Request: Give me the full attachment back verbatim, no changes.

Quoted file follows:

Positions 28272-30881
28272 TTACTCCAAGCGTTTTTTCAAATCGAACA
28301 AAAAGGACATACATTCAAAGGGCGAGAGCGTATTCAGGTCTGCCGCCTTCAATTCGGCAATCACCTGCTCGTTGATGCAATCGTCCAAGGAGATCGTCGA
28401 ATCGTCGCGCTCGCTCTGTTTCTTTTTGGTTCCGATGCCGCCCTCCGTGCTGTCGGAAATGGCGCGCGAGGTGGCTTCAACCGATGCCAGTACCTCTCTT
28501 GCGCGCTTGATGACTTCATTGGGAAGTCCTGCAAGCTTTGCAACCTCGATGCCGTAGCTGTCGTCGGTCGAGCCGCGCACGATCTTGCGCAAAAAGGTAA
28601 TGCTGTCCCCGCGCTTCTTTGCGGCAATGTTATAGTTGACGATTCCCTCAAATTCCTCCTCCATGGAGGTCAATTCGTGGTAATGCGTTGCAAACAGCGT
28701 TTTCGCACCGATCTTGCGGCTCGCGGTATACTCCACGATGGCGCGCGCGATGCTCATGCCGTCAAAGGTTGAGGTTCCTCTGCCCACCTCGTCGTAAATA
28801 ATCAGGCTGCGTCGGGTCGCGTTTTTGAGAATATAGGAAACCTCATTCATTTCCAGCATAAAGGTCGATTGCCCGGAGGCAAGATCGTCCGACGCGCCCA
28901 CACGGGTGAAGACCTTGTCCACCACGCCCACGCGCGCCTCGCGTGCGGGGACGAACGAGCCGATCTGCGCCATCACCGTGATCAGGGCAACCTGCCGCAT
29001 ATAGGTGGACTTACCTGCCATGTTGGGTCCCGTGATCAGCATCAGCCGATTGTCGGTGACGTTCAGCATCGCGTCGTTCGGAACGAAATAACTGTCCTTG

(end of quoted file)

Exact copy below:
Positions 28272-30881
28272 TTACTCCAAGCGTTTTTTCAAATCGAACA
28301 AAAAGGACATACATTCAAAGGGCGAGAGCGTATTCAGGTCTGCCGCCTTCAATTCGGCAATCACCTGCTCGTTGATGCAATCGTCCAAGGAGATCGTCGA
28401 ATCGTCGCGCTCGCTCTGTTTCTTTTTGGTTCCGATGCCGCCCTCCGTGCTGTCGGAAATGGCGCGCGAGGTGGCTTCAACCGATGCCAGTACCTCTCTT
28501 GCGCGCTTGATGACTTCATTGGGAAGTCCTGCAAGCTTTGCAACCTCGATGCCGTAGCTGTCGTCGGTCGAGCCGCGCACGATCTTGCGCAAAAAGGTAA
28601 TGCTGTCCCCGCGCTTCTTTGCGGCAATGTTATAGTTGACGATTCCCTCAAATTCCTCCTCCATGGAGGTCAATTCGTGGTAATGCGTTGCAAACAGCGT
28701 TTTCGCACCGATCTTGCGGCTCGCGGTATACTCCACGATGGCGCGCGCGATGCTCATGCCGTCAAAGGTTGAGGTTCCTCTGCCCACCTCGTCGTAAATA
28801 ATCAGGCTGCGTCGGGTCGCGTTTTTGAGAATATAGGAAACCTCATTCATTTCCAGCATAAAGGTCGATTGCCCGGAGGCAAGATCGTCCGACGCGCCCA
28901 CACGGGTGAAGACCTTGTCCACCACGCCCACGCGCGCCTCGCGTGCGGGGACGAACGAGCCGATCTGCGCCATCACCGTGATCAGGGCAACCTGCCGCAT
29001 ATAGGTGGACTTACCTGCCATGTTGGGTCCCGTGATCAGCATCAGCCGATTGTCGGTGACGTTCAGCATCGCGTCGTTCGGAACGAAATAACTGTCCTTG